1. BERMAN’S CHILDREN about the Brooklyn Heights Historic District and the first for (and against) the Atlantic Yards project.
At the northern edge of the District sits the construction site of Atlantic Yards. Infamously, the twenty-two acres of land were in part purchased by Forest City Ratner (FCR) and in part handed over by the state of New York through the exercise of eminent domain. Announced in 2003, Atlantic Yards was initially to contain a Frank Gehry–designed complex of residential towers and an arena for the Brooklyn (née New Jersey) Nets. Since then, largely economic troubles have led to a cost-conscious redesign — Gehry’s out, prefab’s in — and a de facto extension of the completion schedule from ten to twenty-five years.
Efforts to designate the Prospect Heights Historic District began in 2006 and came to fruition in the summer of 2009. The Yards, in some sense, created the District.
2. THE OTHER MODERNISM about the Brutalistic style that has become the red-headed stepchild of the Modernism movement in the 50’s and 60’s.
These days, when architecture is supposed to be either pleasant or slick, it can be startling to remember that for a brief, brilliant moment, the reigning style, particularly for civic buildings, was something called Brutalism. It’s worth considering what we’ve gained and lost since that moment, especially with the passing away, reported at the end of June, of Gerhard Kallmann, one of the authors of Boston City Hall (1968), which represented perhaps the apex of that style in the United States.
Remember how, in 2007, you didn’t know what CDOs and credit default swaps were? Remember how you heard what was going on and you were amazed how there were no safeguards in place to prevent folks from so clearly gaming the system… and how it seemed as though regulators just played along?
Replace CDO with LIBOR and welcome to 2012. Here’s how the folks at Planet Money (you can hear their run-down of the situation here) describe it.
There’s a certain amount of trust underpinning the financial markets. But recent news out of the United Kingdom has shaken the world’s faith in a key element of the system.
That element is the number banks use to determine how much to charge their customers — think of it as the measuring stick that determines nearly every other other interest rate around: mortgages, credit cards, corporate loans, complex derivatives transactions. It’s called LIBOR, or the London Interbank Offered Rate, and it pretty much underpins everything.
As said by Mervyn King, Governor of the Bank of England, in the wake of the LIBOR scandal:
It is time to do something about the banking system… Many people in the banking industry are hardworking and feel badly let down by some of their colleagues and leaders. It goes to the culture and the structure of banks: the excessive compensation, the shoddy treatment of customers, the deceitful manipulation of a key interest rate, and today, news of yet another mis-selling scandal.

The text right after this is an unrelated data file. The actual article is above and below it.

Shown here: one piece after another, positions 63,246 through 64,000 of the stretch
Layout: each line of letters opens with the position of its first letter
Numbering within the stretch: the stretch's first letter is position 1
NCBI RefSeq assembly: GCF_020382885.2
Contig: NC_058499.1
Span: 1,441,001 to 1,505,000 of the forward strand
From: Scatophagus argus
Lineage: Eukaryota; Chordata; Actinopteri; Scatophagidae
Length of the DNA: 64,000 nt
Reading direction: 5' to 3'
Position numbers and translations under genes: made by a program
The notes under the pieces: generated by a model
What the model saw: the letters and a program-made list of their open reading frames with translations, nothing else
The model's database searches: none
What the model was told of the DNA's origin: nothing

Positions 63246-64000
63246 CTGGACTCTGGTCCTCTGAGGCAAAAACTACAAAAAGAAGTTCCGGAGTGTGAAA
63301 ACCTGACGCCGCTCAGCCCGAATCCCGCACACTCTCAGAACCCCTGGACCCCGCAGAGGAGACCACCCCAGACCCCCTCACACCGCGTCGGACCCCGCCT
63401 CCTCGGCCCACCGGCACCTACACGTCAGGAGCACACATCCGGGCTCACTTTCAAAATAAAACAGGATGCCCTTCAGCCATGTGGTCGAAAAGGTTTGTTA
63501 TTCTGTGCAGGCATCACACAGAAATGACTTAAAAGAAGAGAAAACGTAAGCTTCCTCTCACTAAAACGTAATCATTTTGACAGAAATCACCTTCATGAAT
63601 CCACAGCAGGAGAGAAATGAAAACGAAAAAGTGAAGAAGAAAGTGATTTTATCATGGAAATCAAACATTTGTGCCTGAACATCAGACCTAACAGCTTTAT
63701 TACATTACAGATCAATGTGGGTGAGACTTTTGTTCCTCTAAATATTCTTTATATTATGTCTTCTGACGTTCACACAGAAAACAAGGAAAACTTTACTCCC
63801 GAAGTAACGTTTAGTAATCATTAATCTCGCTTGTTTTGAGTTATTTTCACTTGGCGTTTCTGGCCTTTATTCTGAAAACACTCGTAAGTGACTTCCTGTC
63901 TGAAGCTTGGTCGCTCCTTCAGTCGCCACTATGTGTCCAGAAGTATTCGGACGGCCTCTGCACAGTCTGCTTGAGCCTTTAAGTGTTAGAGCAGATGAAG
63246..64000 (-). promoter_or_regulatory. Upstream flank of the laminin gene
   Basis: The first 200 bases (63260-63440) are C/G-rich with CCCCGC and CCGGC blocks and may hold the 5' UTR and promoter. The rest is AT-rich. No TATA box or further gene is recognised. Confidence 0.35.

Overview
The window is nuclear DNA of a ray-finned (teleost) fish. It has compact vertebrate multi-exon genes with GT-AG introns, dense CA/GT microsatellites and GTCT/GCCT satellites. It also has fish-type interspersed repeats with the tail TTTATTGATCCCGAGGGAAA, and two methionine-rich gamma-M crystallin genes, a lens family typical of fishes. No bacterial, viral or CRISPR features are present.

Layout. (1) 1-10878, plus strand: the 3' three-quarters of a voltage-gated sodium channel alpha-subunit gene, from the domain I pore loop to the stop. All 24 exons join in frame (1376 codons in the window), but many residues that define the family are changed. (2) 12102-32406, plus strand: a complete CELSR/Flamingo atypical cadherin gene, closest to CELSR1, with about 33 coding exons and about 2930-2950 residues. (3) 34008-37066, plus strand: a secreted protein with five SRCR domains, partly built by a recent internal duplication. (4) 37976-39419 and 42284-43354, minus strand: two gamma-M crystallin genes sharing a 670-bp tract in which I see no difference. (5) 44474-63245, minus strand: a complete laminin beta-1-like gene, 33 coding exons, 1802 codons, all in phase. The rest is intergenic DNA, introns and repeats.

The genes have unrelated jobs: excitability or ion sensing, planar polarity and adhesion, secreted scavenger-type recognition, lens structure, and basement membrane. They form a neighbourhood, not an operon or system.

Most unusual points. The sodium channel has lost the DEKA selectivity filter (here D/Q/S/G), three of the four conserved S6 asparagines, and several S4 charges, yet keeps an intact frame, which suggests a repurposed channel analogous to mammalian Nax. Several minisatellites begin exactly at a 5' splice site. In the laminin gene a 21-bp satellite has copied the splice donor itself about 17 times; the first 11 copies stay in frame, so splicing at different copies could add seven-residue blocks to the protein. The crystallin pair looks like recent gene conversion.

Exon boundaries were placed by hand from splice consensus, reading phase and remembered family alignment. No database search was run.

How CNN and Fox screwed up the Obamacare reporting
If you’re not done with the Supreme Court’s ruling on the Patient Protection and Affordable Care Act just quite yet, there’s a really good blow-by-blow report on the SCOTUSblog on how some folks got the reporting on the ruling so wrong initially.
The Court’s own technical staff prepares to load the opinion on to the Court’s website. In years past, the Court would have emailed copies of the decision to the Solicitor General and the parties’ lawyers once it was announced. But now it relies only on its website, where opinions are released approximately two minutes later. The week before, the Court declined our request that it distribute this opinion to the press by email; it has complete faith in the exceptional effort it has made to ensure that the website will not fail.
But it does. At this moment, the website is the subject of perhaps greater demand than any other site on the Internet — ever. It is the one and only place where anyone in the country not at the building — including not just the public, but press editors and the White House — can get the ruling. And millions of people are now on the site anxiously looking for the decision. They multiply the burden of their individual visits many times over — hitting refresh again, and again, and again. In the face of the crushing demand, the Court cannot publish its own decision.
The opinion will not appear on the website for a half-hour. So everyone in the country not personally at 1 First St., NE in Washington, DC is completely dependent on the press to get the decision right.
The organization went through several homes as it grew, ending up at the corner of Boylston and Berkeley streets in the Back Bay. The 1883 map below shows the location, opposite the Museum of Natural History and the Massachusetts Institute of Technology. Men could find housing, read in the library, attend lectures, take classes and exercise. This was part of the ‘muscular Christianity’ movement of the time.
… and the second (and current) location on Huntington Ave. This picture is c.1920
I was reading about that new Boeing airliner (the 787) and found out that, because it’s skin is carbon fiber rather that metal, it allows for higher cabin pressures (like Denver atmospheric pressure rather than that above 8,000 feet) and higher humidity because the carbon fiber is resistant to corrosion. All of this means that folks on flights shouldn’t be quite so parched and exhausted upon arrival at their destination. Pretty neat.
Blake Emery, the Boeing director who drove the 787 cabin improvements, said the company’s research showed passenger discomfort on today’s regular flights — where the air pressure at high altitude is typically set to the equivalent of about 8,000 feet — shows up in the form of headaches, muscle cramps, and feelings of fatigue after three to five hours.
Boeing is able to pressurize the cabin more because the composite plastic fuselage can better withstand the constant up-down cycle of pressure changes.Also, the debut flight in the US was a non-stop flight to Tokyo originating here in Boston. Go Logan!